I like P.J. O’Rourke. Mostly. He’s extremely sarcastic, satirical, and ironic. And usually when anyone is any one of those things, people get angry, offended, and defiant. He recently wrote an article in the Wall Street Journal on the “scourge of bike lanes” and the urban cyclist. Of course, cyclists were (rightfully?) angry, offended and defiant. From the comment section:
Wow… terribly disappointed to see such a sharp wit so completely off target with commentary. Much of the comments here are of the baseless variety dreged up by the worst of the inflammatory talking heads in our society.
This “satire” is not significantly different than the usual lies made against cyclists by people who are absolutely serious about it. Ignorant stupid people will read it and agree with it.
And maybe my favorite:
Really? Le sigh?
A sample from the article itself:
Given that riding a bike in a city is insane and that very few cities need more insane people on their streets, why the profusion of urban bike lanes? One excuse for bike lanes is that an increase in bicycle riding means a decrease in traffic congestion. A visit to New York—or Bogotá—gives the lie to this notion. You can’t decrease traffic congestion by putting things in the way of traffic.
Here’s the rub. I kind of agree with P.J.’s general point. But even if his sarcasm is cloaking a greater hostility toward bikes, so what? Are we that sensitive? Do we really care if others don’t enjoy what we enjoy? Or that there are people who’d rather not see city governments spend money on things that do not benefit them in any perceivable way? I imagine that cyclists cause consternation for many people in large cities. Who among us has not had to drive around a clueless cyclist? I can only imagine how irritating that might be in Manhattan.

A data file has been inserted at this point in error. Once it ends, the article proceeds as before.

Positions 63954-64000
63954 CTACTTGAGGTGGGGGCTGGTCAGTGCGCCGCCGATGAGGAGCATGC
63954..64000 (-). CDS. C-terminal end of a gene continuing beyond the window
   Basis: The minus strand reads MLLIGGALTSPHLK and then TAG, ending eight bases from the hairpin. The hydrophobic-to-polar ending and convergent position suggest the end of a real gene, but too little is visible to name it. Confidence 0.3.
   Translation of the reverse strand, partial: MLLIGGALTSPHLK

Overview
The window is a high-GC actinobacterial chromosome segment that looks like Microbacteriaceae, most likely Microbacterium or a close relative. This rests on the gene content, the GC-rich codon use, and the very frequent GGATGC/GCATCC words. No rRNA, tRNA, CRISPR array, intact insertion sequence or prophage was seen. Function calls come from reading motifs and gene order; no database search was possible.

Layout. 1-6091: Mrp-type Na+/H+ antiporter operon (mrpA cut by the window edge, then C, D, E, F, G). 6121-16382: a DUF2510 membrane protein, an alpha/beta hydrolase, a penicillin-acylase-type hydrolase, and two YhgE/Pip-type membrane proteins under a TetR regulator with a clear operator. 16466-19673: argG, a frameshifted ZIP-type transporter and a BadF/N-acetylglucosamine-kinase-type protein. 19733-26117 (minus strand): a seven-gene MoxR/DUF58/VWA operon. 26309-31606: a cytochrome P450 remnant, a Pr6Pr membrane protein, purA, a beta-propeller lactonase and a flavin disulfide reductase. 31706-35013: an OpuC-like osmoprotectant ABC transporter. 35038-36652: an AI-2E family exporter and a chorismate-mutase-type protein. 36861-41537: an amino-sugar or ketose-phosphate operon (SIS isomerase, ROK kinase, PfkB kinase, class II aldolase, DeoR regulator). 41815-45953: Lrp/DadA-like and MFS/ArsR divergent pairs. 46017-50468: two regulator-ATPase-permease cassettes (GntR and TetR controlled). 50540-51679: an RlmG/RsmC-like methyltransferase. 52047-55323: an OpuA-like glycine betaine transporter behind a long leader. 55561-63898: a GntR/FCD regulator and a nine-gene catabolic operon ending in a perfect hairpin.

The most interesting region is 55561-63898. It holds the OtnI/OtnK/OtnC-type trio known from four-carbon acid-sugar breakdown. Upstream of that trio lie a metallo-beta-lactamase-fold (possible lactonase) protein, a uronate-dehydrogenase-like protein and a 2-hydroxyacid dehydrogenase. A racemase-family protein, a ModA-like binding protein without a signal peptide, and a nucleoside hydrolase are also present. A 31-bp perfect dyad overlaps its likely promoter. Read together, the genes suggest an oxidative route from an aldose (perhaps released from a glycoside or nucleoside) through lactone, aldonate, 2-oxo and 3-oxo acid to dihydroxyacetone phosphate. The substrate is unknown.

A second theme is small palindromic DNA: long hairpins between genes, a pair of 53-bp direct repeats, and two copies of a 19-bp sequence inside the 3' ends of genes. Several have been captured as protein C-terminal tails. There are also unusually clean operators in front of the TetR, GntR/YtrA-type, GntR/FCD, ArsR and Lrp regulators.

But, rather than join the fray against bike lanes—which, really, I “support”, if rather indifferently—I think we (cyclists) need to lighten up. Laugh a little. After all, cyclists, like Mormons and conservative women, are one of the few American minorities whose mistreatment is socially, politically, and culturally acceptable. We (cyclists) are the lower rung citizens of the transportation hierarchy.
One more from the comments:
I laughed so hard I nearly fell off my Trek! 25,000 miles on my bike in the ten years since I turned 60 has convinced me that there is no better way to return to childhood. I feel 14! Oh the seriousness with which “serious” bicyclists take themselves! Relax all ye sober cyclists! I’m with Mark Twain: “Get a bicycle. You will not regret it. If you live.”
In other words, it’s a joke son!